Coverage from day one of this year’s Dubai World Insurance Congress

The advent in technology and surplus capital in the (re)insurance industry has created “an opening to separate roles which have historically been linked”, creating a level of disruption this industry has not experienced before.

In his opening address at this year’s Dubai World Insurance Congress, co-hosted by Global Reinsurance and the DIFC, Eric Andersen, chief executive of Aon Benfield, told a packed audience to be ready for a “complete overhaul of the traditional value chain”.

“Whether it is the broker on distribution and pricing, the insurer on pricing and capital, the reinsurance market sitting back vs a direct customer relationship, the traditional chain is shifting and it’s hard to say where it’s going to end up and who is going to be where,” he said.

Referring to his idea on what the new value chain [see image] might look like, Andersen called it a “hodgepodge”.


“I’m not entirely sure where it’s going to land, but I can tell you that the model today will not be the model in five years,” he said.

“The role we all play as an industry around aggregating risk, pricing risk and then servicing it, I think those functions will remain in the business, but who does these roles, it’s not clear,” he said.

One audience member raised an important issue around regulation, commenting the new value chain model would create areas of conflict of interest.

“I’m always worried the pace of change will out run regulation and invariably, someone will push it too far,” he said.

However, while there is no denying the uncertainty that lies ahead, Andersen is also filled with optimism around the transformational technology initiatives driving much of this change.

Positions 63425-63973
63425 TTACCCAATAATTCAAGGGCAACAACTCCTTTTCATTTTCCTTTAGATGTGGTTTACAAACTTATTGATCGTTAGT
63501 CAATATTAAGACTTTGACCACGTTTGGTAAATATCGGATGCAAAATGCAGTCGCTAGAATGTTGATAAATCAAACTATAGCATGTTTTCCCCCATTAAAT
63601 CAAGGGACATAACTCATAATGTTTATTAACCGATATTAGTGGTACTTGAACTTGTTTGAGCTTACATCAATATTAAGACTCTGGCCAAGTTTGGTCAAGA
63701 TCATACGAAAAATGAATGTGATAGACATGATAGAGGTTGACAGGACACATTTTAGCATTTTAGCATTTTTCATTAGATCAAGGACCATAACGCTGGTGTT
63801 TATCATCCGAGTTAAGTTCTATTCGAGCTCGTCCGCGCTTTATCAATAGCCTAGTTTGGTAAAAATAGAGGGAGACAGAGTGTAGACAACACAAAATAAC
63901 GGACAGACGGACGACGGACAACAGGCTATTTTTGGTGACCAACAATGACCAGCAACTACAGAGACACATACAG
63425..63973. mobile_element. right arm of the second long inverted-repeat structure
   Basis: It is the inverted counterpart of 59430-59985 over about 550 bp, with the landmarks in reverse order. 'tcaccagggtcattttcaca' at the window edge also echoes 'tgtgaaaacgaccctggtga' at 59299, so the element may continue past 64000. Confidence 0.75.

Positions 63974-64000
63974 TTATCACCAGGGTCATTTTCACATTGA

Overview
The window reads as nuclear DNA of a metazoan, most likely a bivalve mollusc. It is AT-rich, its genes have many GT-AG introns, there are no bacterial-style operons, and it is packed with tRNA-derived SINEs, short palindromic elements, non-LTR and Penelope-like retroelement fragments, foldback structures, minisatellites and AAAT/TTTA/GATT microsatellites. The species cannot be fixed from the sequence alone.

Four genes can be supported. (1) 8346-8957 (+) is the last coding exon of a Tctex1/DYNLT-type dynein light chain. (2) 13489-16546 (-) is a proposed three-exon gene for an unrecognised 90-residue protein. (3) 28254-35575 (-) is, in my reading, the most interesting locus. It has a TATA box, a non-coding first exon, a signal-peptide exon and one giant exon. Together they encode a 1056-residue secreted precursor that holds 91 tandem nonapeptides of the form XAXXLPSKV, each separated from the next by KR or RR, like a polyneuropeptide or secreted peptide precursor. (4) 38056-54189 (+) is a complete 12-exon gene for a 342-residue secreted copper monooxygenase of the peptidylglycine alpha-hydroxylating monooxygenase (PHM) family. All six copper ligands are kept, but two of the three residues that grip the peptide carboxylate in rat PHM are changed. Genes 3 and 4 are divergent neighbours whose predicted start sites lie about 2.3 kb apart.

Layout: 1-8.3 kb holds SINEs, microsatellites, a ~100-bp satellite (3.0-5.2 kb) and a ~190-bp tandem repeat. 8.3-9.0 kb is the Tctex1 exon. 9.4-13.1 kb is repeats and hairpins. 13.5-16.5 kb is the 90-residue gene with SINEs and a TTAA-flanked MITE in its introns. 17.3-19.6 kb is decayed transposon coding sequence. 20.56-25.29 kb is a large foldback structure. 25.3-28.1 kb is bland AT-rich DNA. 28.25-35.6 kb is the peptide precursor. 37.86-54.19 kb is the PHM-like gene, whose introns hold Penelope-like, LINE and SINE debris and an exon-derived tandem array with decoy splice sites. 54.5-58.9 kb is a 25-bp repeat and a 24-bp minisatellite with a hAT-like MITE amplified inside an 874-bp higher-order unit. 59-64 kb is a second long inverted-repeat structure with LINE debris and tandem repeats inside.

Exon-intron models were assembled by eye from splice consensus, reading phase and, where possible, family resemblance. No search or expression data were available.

“The power of data and analytics and what is happening there is providing us with greater information and insight into the business of risk,” he said.

“While a lot of these new dynamics are creating challenges to the historical business models, they will provide opportunities for those who see it and want to try and drive greater business change and activity, but it carries great risk for those who don’t,” he added.

According to Andersen, the new business model – enabled by insurtech and “easy capital” – will revolve around efficiency, insightfulness, agility and simplicity.

Andersen is also encouraged by the investment made into insurance-related technologies by re/insurance companies, calling it a “positive sign which shows the willingness of the industry to think about what it will look like in five to 10 years’ time”.

New technology and access to capital has also, and will continue to do so, enable growth in new products. Andersen highlighted CAT ILS, cyber, mortgage and weather as areas he’s seen the most change.

It’s also creating emerging client segments, for example Government, in relation to flood, quake and credit and technology will also enable the industry to recapture retained risks in large corporates, said Andersen.